To Humanize War

In the 1890s, the United States and Britain experimented extensively with expanding or dum-dum ammunition for military use. These types of projectiles were attempts to increase stopping power of existing cartridges. The drag of an expanding projectile allows for the dumping of energy into a target. Existing full metal jacket and lead round nosed bullets might pass completely through a target and keep going, requiring more holes in the target for the desired effect. However, the idea of using expanding projectiles provoked ethical concerns that were remedied by the 1902 Hague Accords, which banned their use among the signers.

The United States did not sign the Hague Accords but did follow its guidelines. Until very recently, the US Armed Forces used ball ammunition exclusively. The same type of ammunition was not particularly popular on the commercial market. Full metal jacket and lead round nosed ammunition was a common handgun loading until the modern hollow-point was developed in the 1970s. Jacketed soft-point bullets continue to be the standard of choice in rifle cartridges designed for hunting. Full metal jacket rifle rounds came to be associated with military calibers that finally gained commercial acceptance, although it is now common to find ball ammunition in conventional rifle and pistol ammunition today.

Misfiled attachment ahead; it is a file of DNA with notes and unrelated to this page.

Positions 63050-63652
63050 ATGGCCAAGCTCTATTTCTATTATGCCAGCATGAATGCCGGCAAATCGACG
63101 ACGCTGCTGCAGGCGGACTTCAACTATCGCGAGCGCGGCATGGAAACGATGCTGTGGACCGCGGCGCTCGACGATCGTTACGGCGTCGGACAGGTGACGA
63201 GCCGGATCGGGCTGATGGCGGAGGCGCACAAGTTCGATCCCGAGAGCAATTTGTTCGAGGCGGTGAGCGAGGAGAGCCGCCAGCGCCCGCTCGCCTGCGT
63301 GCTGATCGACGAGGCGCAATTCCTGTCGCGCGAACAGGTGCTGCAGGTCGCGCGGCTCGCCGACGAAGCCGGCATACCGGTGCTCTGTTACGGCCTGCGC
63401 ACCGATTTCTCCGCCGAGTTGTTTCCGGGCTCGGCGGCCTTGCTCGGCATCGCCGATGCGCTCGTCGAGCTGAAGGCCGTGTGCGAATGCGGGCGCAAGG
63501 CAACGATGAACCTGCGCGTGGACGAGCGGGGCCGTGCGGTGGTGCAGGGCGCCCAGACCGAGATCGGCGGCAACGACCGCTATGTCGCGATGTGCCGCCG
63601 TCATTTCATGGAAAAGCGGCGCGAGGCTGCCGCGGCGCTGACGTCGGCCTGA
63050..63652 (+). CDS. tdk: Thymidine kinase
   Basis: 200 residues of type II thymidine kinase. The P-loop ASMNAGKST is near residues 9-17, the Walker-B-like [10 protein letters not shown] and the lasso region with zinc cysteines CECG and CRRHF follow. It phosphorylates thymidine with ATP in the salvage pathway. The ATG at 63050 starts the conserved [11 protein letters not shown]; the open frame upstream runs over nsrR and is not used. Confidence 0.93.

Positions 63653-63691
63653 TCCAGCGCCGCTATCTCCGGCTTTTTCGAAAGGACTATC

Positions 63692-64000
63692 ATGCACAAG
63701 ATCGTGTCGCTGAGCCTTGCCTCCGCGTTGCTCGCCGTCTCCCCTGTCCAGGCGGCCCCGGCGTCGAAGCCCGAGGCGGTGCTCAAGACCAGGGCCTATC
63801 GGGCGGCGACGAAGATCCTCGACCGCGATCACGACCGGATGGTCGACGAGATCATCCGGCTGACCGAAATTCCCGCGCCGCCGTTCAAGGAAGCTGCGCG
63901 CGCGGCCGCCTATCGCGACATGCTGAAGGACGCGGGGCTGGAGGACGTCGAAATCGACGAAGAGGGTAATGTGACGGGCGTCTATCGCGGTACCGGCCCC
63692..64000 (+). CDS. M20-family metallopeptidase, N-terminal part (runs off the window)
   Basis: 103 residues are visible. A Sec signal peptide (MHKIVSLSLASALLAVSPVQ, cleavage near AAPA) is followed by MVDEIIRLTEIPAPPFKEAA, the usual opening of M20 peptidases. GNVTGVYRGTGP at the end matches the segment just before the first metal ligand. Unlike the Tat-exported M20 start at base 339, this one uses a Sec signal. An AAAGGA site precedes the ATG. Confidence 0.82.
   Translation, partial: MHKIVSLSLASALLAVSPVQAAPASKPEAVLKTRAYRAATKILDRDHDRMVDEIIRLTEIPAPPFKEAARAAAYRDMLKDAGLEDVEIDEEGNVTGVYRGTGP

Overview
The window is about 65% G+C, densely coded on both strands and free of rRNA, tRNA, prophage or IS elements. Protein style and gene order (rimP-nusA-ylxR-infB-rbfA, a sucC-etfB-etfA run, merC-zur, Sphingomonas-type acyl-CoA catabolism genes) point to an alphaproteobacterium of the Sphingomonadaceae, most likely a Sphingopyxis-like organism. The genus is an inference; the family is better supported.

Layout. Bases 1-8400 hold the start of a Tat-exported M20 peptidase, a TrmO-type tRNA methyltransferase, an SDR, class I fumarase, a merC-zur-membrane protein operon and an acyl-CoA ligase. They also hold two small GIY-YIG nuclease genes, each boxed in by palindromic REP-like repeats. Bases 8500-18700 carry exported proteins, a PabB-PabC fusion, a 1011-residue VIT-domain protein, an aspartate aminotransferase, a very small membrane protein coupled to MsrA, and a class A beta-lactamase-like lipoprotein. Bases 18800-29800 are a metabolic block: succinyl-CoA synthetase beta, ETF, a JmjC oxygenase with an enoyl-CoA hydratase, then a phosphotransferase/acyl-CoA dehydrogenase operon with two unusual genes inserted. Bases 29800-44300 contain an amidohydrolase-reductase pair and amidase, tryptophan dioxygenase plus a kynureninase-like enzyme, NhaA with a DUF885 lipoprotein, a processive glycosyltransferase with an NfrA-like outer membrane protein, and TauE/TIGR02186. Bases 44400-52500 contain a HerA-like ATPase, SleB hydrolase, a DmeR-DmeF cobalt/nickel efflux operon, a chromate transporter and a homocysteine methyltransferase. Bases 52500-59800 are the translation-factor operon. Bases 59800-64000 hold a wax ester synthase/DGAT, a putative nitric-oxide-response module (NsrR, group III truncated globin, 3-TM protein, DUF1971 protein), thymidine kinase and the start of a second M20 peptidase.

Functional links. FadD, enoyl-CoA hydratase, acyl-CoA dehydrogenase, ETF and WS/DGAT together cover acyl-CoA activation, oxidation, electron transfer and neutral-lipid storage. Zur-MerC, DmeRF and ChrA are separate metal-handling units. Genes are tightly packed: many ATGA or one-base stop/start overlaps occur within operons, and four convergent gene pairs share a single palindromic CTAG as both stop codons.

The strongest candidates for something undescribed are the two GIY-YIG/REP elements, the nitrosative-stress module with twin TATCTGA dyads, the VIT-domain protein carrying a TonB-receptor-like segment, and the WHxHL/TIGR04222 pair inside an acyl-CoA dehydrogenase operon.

Loaded AR magazines next to a pair of unloaded pistol magazines.

Most ammunition you will find will be ball, or full metal jacket, ammunition.

Buy it and back the bang

Where to Find Ball Ammunition for Sale


Today’s Applications

We have seen full metal jacket ammunition develop from a martial background, but it is the most common ammunition available on the civilian market. We are not bound by the Hague Accords and generally have our pick of ammunition that we can tailor to any given purpose. But ball ammunition has its uses.

Most current and ex-military rounds are full metal jacket, or at least started that way from their inception. This ammunition is produced on a large scale at low cost. These factors inevitably trickled into the civilian market. Most practice and target ammunition in any given caliber of choice is full metal jacket. Compared to defensive hollow-point ammunition, full metal jacket ammunition is less expensive and more available. As a rule, full metal jacket ammunition is best left as a practice round and is a poor choice for personal protection for the same reason the dum-dum loads of yesteryear were invented—too much penetration.